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Styles of Polished Concrete

The great thing about the polished concrete trade is that every finish is unique, thanks to a variety of variables. Within this there is a variety of styles and shines from which to choose:

The Styles and Shines with Polished Concrete

There is three main styles and three types of shine available with polished concrete:

Three Main Styles

  • Cream
  • Salt and Pepper
  • Full Aggregate

Three Shines

  • Matt
  • Satin
  • Gloss

The Three Polished Concrete Styles Explained

The best way to explain the different styles of polished concrete would be to consider how much sand and stone becomes exposed after the treatment process. Every location possesses its own unique mixture of cement, sand and stone. This is what influences the final appearance and guarantees a unique look that won’t be found in any other home.

The process of achieving Salt and Pepper and Full Aggregate finishes is very different and involves a process that is progressive in nature, removing layers of concrete surface, initially revealing the finer sands and stone (for Salt and Pepper), before reaching the larger stone below (for a Full Aggregate finish).

Cream Style

polished concrete floor cream style

A cream polished concrete style looks like this

For a cream finish, your concrete polishing specialist will polish the surface of the slab, to deliver you a subtle finish of textures and colours derived from a predominantly cement-based surface. This is in contrast to the other styles which involve grinding away surface cement to reveal more of the sand and stone found deeper in the slab.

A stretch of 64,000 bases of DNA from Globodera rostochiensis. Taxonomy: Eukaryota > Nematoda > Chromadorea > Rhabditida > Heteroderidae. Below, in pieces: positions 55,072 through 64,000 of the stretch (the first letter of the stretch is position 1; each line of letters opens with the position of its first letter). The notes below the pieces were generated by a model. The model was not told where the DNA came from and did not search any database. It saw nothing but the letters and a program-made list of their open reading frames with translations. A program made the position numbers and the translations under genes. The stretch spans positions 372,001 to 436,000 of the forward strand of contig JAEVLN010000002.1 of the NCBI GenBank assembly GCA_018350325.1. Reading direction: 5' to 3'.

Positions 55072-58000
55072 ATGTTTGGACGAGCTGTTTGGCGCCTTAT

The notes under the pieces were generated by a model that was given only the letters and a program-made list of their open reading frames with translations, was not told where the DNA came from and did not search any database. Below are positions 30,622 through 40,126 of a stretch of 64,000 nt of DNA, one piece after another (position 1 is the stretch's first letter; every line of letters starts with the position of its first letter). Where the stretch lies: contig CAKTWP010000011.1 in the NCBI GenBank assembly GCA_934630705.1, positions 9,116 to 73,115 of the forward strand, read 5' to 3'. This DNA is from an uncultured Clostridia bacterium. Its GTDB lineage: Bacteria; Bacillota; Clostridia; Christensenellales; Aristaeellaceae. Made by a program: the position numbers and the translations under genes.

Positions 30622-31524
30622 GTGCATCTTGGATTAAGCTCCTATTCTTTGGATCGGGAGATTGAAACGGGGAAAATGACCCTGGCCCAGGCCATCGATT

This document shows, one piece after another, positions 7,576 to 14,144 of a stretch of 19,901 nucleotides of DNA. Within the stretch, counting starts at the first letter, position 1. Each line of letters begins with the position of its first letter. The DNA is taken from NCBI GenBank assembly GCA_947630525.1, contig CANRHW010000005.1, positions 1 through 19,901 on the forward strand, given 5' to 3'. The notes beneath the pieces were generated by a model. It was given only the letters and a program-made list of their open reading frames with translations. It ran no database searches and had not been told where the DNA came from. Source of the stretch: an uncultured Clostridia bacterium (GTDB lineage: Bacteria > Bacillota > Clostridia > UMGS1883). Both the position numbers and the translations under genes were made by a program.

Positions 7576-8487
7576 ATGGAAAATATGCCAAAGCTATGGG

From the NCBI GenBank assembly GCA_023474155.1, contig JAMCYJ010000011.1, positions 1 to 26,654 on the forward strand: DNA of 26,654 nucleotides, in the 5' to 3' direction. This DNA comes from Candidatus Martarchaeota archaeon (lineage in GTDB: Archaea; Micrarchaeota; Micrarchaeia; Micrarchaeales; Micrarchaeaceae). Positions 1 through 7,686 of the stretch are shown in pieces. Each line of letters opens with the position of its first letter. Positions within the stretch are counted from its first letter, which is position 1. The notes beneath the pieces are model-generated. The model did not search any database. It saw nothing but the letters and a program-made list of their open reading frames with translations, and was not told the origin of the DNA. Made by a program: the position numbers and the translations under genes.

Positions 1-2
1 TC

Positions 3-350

What Does the Cream Finish Look Like?

The Cream finish is undeniably beautiful with all its’ textures and shades. It is also often misunderstood due to its title. The name it is given reflects the style as opposed to the colour, which can be cream, but also varies according to the make-up of the pre-existing concrete mix. A subtle blend of textures and colours will emerge, influenced by the constituent materials of the surface of the slab.

How is a Cream Finish Achieved?

The first thing to mention when aiming for a cream finish is that in the current market place, it is often not possible to deliver this type of finish from domestic concrete slabs. A successful outcome relies on the pre-existing condition and consistency of the concrete floor. In order to achieve a cream finish your polished concrete specialist must be able to work on the concrete surface without exposing any of the stones in the concrete mix. This means it’s essential to avoid grinding away any of the surface material. This is often not possible when the concrete is either too soft, or too uneven. The problem with either of these situations, is that a grinding process is required to achieve a durable finish. And as soon a grinding process is needed we inevitably begin exposing the finer sands and stones contained in the underlying aggregate, which in turn prevents a cream finish from being achieved.